In some ways, the language you know best is the best language, but there are some caveats. Or, at least a language with the same underlying paradigm as the one(s) you know: procedural, OO, functional,...
If you are willing to learn a new language, it is more likely to be the available libraries that already exist and that are useful to your needs that is more important than the language itself.
I do most everything in Java and find the existing libraries very useful. In other OO languages, I've had to work hard to incorporate other libraries, not built for the language at hand, but available to import. IIRC, Python had that issue in the past, but suspect that problem is solved.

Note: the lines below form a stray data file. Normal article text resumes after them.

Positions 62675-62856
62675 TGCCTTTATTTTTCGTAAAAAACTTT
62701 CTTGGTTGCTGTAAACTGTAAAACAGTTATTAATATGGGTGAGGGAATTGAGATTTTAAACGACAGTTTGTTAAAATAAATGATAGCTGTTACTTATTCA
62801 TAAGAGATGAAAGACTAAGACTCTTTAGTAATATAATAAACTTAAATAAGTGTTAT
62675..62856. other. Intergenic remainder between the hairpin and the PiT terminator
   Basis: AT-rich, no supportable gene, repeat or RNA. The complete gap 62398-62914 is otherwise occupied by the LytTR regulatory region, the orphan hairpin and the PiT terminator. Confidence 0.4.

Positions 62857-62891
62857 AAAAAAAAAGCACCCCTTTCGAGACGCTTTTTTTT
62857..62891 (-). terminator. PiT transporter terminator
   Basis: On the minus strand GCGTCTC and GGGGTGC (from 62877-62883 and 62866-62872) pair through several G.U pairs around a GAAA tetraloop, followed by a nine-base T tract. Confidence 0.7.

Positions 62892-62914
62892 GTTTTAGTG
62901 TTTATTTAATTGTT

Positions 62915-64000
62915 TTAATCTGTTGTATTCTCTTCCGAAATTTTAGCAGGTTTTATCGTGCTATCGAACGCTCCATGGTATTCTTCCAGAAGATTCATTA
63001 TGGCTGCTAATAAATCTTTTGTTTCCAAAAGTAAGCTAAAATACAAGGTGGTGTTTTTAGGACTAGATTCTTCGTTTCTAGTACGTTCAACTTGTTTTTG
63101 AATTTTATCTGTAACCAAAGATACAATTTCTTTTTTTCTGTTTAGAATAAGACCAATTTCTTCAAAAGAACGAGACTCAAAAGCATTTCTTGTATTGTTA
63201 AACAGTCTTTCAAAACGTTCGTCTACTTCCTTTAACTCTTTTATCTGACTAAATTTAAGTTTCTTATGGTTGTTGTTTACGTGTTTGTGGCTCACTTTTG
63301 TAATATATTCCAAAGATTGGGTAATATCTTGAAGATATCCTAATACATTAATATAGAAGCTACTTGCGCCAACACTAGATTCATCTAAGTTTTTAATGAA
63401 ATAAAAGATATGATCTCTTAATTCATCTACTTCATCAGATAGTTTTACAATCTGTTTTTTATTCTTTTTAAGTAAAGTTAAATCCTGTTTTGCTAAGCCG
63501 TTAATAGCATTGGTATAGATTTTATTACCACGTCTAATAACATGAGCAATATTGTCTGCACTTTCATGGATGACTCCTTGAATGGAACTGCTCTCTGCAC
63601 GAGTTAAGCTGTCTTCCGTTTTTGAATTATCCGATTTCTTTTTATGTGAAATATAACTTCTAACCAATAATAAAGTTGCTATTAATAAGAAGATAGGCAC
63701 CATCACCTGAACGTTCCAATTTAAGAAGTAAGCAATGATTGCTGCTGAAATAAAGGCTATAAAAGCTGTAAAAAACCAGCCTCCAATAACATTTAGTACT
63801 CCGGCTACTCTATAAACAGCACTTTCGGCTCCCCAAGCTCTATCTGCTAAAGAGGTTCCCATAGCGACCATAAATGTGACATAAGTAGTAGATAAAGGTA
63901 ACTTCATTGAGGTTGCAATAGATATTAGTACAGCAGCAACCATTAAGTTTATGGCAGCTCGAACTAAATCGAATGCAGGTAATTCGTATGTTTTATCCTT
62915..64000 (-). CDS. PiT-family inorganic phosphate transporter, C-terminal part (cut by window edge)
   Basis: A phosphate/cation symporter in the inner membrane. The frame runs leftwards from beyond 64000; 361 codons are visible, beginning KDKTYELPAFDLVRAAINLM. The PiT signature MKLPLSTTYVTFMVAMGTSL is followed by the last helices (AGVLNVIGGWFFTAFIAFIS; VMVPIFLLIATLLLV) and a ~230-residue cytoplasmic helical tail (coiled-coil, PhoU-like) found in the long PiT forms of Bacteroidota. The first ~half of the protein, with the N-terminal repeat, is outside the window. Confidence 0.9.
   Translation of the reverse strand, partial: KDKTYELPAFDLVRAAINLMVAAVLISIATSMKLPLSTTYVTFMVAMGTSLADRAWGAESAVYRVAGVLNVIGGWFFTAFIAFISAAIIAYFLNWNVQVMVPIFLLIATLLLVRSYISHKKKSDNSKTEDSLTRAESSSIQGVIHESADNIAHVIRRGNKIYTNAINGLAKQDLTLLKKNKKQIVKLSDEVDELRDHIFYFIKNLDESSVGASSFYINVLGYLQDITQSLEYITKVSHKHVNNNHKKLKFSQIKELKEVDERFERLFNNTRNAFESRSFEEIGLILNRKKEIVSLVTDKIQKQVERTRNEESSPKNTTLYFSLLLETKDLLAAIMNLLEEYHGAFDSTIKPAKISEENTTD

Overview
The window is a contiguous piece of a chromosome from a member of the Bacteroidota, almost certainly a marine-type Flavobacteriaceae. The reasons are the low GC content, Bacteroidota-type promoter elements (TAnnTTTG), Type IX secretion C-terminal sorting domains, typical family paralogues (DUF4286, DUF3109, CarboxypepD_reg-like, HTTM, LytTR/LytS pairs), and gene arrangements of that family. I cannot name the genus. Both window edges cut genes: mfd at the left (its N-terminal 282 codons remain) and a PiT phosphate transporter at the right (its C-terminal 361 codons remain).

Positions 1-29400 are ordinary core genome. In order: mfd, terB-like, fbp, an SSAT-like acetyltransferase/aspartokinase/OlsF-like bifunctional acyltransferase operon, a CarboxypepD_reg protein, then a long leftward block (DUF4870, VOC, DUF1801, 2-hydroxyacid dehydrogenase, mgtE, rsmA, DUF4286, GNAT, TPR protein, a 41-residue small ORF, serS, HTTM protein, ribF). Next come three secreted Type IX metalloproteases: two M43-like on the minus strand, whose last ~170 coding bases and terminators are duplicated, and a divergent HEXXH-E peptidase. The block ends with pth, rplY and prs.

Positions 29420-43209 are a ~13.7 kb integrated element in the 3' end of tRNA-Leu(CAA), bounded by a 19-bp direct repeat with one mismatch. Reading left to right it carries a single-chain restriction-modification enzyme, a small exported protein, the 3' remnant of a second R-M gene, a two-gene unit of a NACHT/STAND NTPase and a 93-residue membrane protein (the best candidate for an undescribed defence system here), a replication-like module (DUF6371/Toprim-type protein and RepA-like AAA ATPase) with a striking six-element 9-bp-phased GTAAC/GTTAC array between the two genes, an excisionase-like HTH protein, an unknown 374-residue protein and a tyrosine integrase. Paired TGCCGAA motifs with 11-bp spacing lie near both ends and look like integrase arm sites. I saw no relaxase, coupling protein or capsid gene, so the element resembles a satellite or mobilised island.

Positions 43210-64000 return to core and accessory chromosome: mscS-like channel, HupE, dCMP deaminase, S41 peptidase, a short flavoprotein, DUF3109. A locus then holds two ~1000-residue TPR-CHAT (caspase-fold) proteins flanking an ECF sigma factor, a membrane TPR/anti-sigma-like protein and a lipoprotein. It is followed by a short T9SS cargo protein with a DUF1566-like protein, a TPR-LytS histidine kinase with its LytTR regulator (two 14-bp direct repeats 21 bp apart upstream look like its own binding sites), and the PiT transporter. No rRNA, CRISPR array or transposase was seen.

In general, investigate available libraries that are part of the language "package". Perhaps look at some existing projects and see if they seem reasonably similar to what you want to do.
I concur with Buffy that the language you know is largely the best language to work with, particularly because you're not working on particularly specialized problems. There is a mathematical bent to what you are doing, but that is well within the capabilities of essentially any language.
If you want something more mathematically oriented, you could try Python (it has very good libraries), R, MATLAB, or (if you want a wilder adventure) Mathematica or Scheme, but I don't expect you'll find a significant speed-up in your work flow.
Now, that said, I wrote that list of languages in the order I expect you'd find most-to-least familiar. So if you are just looking to expand your programming horizons, take my list in reverse and go one some crazy, mind-expanding adventures.